The vaccine distribution plan has been organized to target the most vulnerable in our communities, according to DHEC officials. When more vaccine is produced and more vaccines become available, the planned distribution may change over time.
Phase 1 distribution relies on a limited amount of vaccine. This is where South Carolina currently is. In Phase 1, people who are at high risk or workers deemed essential by the state who are at higher risk of exposure to the new coronavirus are prioritized.
There are subphases in Phase 1: Phase 1A — where South Carolina is currently — has the vaccine dedicated to health care workers, those 65 years old or older and COVID-19 vaccine mission-critical government employees.
“We wanted our initial allocation of vaccine to go where it would have the biggest bang for the buck,” says DHEC’s Dr. Jane Kelly. “In terms of preventing deaths, and by our statistics in South Carolina, and this is true nationally as well, the biggest factor in increased severe disease and death is age.”
DHEC announced on March 2 that Phase 1B would begin on March 8. It will include those aged 55 and older as well as people with increased risk for severe COVID-19. Frontline essential workers in the fields of law enforcement, manufacturing workers, grocery store clerks and others can also sign up to receive the vaccine.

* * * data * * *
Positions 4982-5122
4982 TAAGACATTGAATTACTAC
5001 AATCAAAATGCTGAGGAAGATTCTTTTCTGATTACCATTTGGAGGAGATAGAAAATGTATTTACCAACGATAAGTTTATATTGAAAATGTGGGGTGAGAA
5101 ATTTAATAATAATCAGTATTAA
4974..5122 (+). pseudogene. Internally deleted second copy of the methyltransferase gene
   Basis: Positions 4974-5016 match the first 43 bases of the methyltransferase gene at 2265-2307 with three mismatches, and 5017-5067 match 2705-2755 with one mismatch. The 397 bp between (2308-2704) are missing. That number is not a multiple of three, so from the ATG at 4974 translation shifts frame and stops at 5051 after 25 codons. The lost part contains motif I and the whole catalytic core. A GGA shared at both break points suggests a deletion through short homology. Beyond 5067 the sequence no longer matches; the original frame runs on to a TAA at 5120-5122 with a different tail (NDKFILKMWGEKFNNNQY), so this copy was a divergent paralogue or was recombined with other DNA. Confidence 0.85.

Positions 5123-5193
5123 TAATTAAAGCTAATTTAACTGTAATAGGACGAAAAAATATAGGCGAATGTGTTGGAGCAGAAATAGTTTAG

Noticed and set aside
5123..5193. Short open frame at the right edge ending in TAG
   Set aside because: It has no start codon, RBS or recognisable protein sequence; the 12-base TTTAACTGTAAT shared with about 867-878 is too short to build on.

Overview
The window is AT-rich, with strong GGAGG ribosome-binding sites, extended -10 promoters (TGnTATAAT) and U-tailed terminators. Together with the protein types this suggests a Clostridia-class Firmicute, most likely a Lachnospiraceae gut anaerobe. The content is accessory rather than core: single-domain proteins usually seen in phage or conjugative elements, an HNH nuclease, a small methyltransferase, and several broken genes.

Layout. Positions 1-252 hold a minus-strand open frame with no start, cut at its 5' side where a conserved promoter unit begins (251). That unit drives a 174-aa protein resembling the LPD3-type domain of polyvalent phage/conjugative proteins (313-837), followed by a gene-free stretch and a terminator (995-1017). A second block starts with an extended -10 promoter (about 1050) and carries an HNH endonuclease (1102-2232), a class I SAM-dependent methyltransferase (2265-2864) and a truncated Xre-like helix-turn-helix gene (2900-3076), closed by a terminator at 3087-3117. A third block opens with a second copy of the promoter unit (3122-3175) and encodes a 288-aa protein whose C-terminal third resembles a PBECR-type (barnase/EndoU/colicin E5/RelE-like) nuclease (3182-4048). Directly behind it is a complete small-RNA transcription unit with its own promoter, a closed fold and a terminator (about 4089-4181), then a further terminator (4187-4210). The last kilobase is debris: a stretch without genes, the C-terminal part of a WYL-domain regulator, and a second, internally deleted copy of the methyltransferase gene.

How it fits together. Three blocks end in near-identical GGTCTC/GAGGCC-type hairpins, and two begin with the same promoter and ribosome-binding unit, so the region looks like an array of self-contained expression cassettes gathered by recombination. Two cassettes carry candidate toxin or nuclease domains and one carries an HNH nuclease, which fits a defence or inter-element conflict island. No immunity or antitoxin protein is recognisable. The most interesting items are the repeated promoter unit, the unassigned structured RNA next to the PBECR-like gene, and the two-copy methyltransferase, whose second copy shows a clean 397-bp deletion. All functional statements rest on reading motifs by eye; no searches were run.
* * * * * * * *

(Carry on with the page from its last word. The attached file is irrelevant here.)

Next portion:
Around April 12, Phase 1C should begin, which includes people with underlying health problems and other industry workers.
The next phase, Phase 2, will occur when the vaccine is widely available. The push for this phase is toward the general population. DHEC estimates this phase would begin in early May.
Phase 3 will target those in vulnerable populations that have yet to receive the vaccine and will target communities with low vaccination rates.
So far, DHEC reports about 441,285 first Pfizer-BioNTech vaccine doses have been delivered and 170,813 first doses of the Moderna vaccine have been given as of March 2.
“We would love to vaccinate everybody who wants to be vaccinated tomorrow. We simply don’t have the doses of vaccine,” says Kelly. “Every week we get additional doses of vaccine, but they’re small amounts compared to the 5 million people who live in South Carolina, so we have to do this in a small-step fashion.”